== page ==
Yesterday was quite harrowing. My first physical after aging into Yankee government oversight and much leaping through burning hoops and other pains. To be continued next week. Funeral not to follow, regardless. And the constitutional this morning was fair, a bit depressed even because I had to return to my usual “The Pen Addict” porcast as the diversion. My previous experimental samplings of “Probably Science” and “Professor Blastoff” were highly undiverting, unentertaining, and unscience, the former spending rather too much time on exterior defecation and Hitler’s dementia and the latter on primary sexual organ cancer self-screening. Not that the latter isn’t of importance but it isn’t my idea of a science podcast. I should mention that both of these were recommended by POPULAR SCIENCE magazine and were the only ones on their list I was unfamiliar with. Overall grade for PS: C-; mostly because they missed the best science podcasts for some strange reason that I have been unable to get an answer to. I should also mention that my subscription was quite discounted and when it expires will probably not be renewed. I have to put PS in with SCIENTIFIC AMERICAN for satisfying Sturgeon’s rule with an exponent between one and two.

I was rather relieved however, to note an article [Link] about research done by the Max Planck Institut for Darwinian Biology. The study claims that humans traded off muscle strength for mental strength (intelligence) as they evolved. The study is based on muscular comparisons with other primates.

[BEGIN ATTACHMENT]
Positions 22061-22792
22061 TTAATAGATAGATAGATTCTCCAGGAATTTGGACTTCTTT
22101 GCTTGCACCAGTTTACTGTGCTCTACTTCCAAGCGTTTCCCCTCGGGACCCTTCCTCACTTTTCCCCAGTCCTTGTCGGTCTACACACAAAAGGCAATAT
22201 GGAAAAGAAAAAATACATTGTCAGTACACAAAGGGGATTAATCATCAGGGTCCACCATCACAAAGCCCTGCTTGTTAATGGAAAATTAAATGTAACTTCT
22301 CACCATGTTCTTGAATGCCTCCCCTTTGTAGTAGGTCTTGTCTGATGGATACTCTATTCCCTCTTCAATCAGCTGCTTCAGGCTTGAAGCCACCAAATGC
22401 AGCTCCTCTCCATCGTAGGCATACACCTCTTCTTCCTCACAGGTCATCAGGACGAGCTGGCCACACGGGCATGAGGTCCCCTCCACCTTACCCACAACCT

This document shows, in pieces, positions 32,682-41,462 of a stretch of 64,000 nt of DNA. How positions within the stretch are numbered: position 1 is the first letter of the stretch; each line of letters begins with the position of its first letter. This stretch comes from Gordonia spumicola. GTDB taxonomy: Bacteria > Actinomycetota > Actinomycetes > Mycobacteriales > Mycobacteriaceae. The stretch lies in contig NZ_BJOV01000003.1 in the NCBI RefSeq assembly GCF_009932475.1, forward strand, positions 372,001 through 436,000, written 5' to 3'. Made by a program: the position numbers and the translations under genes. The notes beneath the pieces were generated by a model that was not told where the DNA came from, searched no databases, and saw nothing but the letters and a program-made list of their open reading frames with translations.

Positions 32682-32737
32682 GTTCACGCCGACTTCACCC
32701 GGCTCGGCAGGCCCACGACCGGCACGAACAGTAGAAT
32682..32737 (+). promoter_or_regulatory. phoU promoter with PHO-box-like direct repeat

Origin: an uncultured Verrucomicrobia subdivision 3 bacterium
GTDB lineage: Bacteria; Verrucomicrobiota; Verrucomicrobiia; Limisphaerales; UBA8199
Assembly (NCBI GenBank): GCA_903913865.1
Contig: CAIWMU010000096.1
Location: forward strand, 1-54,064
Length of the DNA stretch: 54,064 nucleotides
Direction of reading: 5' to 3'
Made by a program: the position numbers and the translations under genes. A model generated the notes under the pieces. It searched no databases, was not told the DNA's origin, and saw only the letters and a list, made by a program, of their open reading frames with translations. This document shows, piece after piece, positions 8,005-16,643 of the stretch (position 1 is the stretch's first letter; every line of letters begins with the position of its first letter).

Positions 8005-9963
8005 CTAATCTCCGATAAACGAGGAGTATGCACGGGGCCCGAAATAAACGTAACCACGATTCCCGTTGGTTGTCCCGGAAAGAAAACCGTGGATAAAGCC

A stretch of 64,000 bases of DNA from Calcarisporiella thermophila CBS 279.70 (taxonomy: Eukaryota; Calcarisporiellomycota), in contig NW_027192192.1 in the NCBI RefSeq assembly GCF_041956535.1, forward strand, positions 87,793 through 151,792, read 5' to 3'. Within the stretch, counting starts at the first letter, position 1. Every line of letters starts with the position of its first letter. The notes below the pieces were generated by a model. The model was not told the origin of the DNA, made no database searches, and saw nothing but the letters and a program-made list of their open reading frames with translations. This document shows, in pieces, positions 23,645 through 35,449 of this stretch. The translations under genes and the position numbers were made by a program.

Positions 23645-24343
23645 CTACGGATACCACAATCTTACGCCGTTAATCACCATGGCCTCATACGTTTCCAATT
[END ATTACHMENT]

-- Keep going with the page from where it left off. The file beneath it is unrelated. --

Yes, reverend, animal comparisons. Since we humans are ANIMALS! Including cheerleaders. And debutantes.

I find this rather entertaining and amusing. It seems to explain a lot. First of all, the true measure of humanness is smarts not strongs. Our perverse engagement with spectator sports and macho and all such is nothing more than insecurity and primate envy. From this it is clear that nerds, and geeks, are the actual humans and the bogs are degenerate lees of the gene pool. And algebra rejection is a form of denial.

But I still have to think to figure out politicians since they seem to have neither type of strength. Perhaps our attitude in Alibam is accurate that electing politicians keeps them off the welfare rolls?

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Piled Up

Week out is begun. Just finished my constitutional at the park. The air was unmoving so my heat dragged. Or more properly, I dragged it with me. No convective heat transfer. And the podcast was especially terrible, some acalculate mysticism about 1E2. But I downloaded episodes of two new – to me – podcasts yesterday and they may offer some relief. Although the ‘cast does serve its intended purpose of making all the others I listen to better by comparison. And better grammar. Mostly.